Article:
Good advice on wellness coaches
Thank you for the article “Directing your life” in the Summer 2020 issue. I have been thinking about getting a wellness coach, but really didn’t know what to look for or what questions to ask. I’ve had MS for 10 years, and I’m still trying to process this. I think a coach will help. I love how the article made what to look for simple. I know that I am the director of my life, but it’s good to have a partner as a coach who will hold you accountable. I have to be ready to accept the change, and I think that has been my problem over the years. I know that I need to set goals to get me through my milestones throughout this disease. This is great motivation, and I really appreciate Momentum sharing this information.
Elisha Banks, California
Research and human interest
I always enjoy reading Momentum. Thank you for the scientifically in-depth research articles and inspirational human impact stories. Well done.
Pam Lyons, Arizona
Two great articles
Thank you for two great articles in the Fall 2020 issue. “MS as a cure for mediocrity” is quite inspiring and made me realize that I need to keep pursuing my first love, the piano. “Jewelry with a hidden meaning” was also excellent.
Marie Powers, Illinois
Impossible to separate symptoms
The article “When MS isn’t your only disease” (Fall 2020) hit home. In addition to my MS, I have rheumatoid arthritis, restless leg syndrome, shortness of breath, high blood pressure, high cholesterol and degenerative scoliosis (with two major back surgeries), to name a few. When I go to one of my specialists and they want to know how whatever they are treating me for is doing, I am at a loss how to answer. My symptoms are so intertwined. They are nearly impossible to separate.
Donna Schneider, Washington
Physical therapy helps
I just sat down on my front porch to read my Fall 2020 issue of Momentum magazine. I’ve been reading it for 20 years and have never written but felt compelled to write today. In the article “Moves you can use,” the question, “Have you tried physical therapy before turning to an assistive device?” really hit home. Until this summer, I’d never considered physical therapy, but my daughter-in-law suggested it after she heard I’d fallen six times in five weeks on the same silly step in our home. It took me weeks to find a PT who would serve me, as I am a part of a healthcare sharing ministry, but I found an excellent therapist. After only two sessions, I am more stable than I’ve been in a while. I still use my cane, but I’m steadier and using it more effectively, and I haven’t fallen since I met with the PT. Best $200 that I’ve spent in a while. Thank you, Momentum.
Cindy Woodcock, Texas
As a person with MS since 1985, I thought the account in the Fall 2020 issue about Ian Duncan, PhD, concerning his research into remyelination (“Repair work”) was quite positive news.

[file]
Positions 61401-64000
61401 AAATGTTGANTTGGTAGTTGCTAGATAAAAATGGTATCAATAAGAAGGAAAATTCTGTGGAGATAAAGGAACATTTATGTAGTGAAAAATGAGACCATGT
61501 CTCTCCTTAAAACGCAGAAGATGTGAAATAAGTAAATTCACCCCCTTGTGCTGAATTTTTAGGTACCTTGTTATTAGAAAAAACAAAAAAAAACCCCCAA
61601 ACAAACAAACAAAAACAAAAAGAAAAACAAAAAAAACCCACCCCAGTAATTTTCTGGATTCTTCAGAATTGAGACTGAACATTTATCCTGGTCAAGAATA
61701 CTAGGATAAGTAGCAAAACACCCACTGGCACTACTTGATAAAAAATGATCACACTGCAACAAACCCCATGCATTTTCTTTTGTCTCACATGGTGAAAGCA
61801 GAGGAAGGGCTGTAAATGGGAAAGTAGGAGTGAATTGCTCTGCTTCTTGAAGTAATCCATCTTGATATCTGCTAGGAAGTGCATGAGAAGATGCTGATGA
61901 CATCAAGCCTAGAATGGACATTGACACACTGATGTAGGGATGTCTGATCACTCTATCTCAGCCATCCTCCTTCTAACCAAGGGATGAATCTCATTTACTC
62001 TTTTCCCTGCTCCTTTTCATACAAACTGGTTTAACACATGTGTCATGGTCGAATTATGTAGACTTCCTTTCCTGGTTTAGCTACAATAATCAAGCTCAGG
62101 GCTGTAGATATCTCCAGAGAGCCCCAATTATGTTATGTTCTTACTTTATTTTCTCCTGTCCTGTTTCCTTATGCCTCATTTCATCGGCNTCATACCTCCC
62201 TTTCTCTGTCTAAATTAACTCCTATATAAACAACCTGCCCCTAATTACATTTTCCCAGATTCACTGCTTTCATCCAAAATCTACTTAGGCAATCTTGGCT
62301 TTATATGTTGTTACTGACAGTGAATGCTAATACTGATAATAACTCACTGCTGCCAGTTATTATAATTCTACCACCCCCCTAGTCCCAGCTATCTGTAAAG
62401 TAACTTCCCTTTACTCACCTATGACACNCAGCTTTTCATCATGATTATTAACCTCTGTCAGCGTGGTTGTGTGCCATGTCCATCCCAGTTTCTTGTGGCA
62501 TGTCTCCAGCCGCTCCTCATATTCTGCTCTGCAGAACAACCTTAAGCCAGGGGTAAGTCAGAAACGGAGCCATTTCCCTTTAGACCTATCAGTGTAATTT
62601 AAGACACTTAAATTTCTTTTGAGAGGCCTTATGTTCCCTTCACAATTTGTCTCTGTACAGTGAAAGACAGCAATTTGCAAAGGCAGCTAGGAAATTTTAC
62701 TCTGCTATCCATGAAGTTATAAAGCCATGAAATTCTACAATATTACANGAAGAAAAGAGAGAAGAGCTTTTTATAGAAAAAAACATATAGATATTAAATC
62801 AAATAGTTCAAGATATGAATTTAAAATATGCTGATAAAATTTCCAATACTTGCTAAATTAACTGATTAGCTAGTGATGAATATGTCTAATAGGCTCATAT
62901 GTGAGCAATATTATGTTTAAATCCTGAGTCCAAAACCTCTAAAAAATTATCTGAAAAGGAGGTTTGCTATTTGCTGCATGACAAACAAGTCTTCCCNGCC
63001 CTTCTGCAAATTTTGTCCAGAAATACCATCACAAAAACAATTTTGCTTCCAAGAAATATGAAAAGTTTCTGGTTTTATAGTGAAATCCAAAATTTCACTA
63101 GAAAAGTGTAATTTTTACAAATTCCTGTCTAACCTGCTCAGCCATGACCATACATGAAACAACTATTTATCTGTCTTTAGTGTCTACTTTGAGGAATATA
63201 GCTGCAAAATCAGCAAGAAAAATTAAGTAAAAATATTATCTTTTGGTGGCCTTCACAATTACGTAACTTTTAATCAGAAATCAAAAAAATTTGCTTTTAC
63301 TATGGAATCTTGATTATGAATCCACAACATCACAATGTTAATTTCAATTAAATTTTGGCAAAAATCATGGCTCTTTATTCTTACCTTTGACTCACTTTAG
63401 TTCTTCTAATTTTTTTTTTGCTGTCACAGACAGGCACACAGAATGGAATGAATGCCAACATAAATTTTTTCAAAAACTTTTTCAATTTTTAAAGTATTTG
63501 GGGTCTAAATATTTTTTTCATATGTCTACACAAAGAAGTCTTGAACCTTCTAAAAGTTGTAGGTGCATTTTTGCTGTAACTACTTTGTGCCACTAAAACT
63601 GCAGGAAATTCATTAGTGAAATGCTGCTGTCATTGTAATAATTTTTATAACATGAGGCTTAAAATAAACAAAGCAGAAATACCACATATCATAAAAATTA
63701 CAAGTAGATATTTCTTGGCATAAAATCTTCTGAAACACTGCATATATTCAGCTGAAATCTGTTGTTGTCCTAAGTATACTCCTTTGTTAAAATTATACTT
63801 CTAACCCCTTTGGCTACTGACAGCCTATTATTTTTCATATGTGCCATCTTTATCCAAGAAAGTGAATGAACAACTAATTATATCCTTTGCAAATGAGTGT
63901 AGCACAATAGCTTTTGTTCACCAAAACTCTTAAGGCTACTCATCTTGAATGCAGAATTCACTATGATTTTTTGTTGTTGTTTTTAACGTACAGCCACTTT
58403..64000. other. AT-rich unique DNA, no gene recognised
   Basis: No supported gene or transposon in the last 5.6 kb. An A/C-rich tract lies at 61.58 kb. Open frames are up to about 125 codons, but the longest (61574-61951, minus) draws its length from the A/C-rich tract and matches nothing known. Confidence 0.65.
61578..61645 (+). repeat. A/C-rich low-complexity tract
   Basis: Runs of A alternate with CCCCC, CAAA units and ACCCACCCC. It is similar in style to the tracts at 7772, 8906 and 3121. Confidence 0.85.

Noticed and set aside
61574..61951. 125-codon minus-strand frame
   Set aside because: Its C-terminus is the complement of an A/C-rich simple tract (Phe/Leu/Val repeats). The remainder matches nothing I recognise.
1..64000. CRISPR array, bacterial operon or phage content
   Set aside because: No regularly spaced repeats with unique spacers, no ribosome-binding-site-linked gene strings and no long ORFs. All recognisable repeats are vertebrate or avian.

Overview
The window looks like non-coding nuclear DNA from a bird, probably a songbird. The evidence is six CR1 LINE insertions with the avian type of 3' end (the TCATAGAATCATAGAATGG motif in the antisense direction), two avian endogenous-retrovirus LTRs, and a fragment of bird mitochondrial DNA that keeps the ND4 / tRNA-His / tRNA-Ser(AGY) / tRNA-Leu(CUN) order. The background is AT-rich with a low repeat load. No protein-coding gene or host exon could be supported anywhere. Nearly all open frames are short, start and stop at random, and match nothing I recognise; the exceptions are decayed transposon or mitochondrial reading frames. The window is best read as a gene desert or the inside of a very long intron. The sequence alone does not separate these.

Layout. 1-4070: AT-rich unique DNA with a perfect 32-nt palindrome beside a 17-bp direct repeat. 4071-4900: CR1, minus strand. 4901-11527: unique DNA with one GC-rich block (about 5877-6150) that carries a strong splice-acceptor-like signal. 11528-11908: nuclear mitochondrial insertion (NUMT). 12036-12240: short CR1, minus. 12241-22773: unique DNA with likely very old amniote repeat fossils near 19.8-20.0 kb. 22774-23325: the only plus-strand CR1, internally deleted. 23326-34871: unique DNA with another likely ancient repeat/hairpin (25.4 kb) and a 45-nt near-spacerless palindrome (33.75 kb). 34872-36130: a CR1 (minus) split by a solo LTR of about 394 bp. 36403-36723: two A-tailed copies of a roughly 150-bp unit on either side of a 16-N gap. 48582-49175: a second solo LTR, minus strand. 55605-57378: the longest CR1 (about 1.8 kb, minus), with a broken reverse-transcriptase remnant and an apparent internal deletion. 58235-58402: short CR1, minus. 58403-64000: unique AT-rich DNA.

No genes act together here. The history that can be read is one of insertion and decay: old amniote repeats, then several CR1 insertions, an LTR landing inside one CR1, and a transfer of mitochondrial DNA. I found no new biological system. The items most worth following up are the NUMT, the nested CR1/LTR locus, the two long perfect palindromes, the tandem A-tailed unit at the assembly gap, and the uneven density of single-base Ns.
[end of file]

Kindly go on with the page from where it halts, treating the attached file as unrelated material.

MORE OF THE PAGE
G. L. Welch, Georgia
A surprised poet
I totally agree with what Amy Black stated: “An incurable disease is a stellar excuse to craft a mission statement and live it out” (“MS as a cure for mediocrity,” Fall 2020). I have lived with MS for 50-plus years now. This year, I found I’ve become a poet. Who, me? I’ve penned more than 16 poems now; my first, “Chair on Wheels,” was published in our local newspaper. I’m 72 and writing poems has totally surprised me. I even wrote a poem on becoming a poet, “Who me?”
Sandy Crabtree, Idaho
Research offers hope
I have struggled with MS for 46 years. My first attack was thought to be a brain tumor. Thankfully, I recovered fully. One year later, I had my second exacerbation. I’m 76 and only recently have had to use a wheelchair or walker. I took Avonex once a week for 16 years until 2016, when my neurologist suggested I stop as I now have progressive MS. I am so happy to see that Ian Duncan, PhD, (“Repair work,” Fall 2020) has used his talents on remyelination, as I feel this will change the future for people dealing with this disease. Hope is all that we have.
Jim O’Brien, Rhode Island
Bring problems to light
I felt terrible for Lois Underwood, as I completely understand when things are not as accessible as they should be (“Not accessible,” @Momentum, Fall 2020). A while ago, my son played high school football at a stadium, and I (as well as others) could not get down the stairs of the stadium without something to hold onto, like a railing. I started writing letters to the city. Not just from a disgruntled mother, but for the disabled and elderly people of my city, too. I didn’t say that I was the only one having the problem. I received a response within months. So, Lois, try writing letters to your city to get things changed, not just for you, but also for others in your community. Someone else is thinking the same way you are, and it only takes a couple of complaints to get the things we need done. I love your statement, “We are not dead!” This is true. Accessibility most times is a joke at a lot of places, but until it is brought to light by a few of us, nothing much will happen.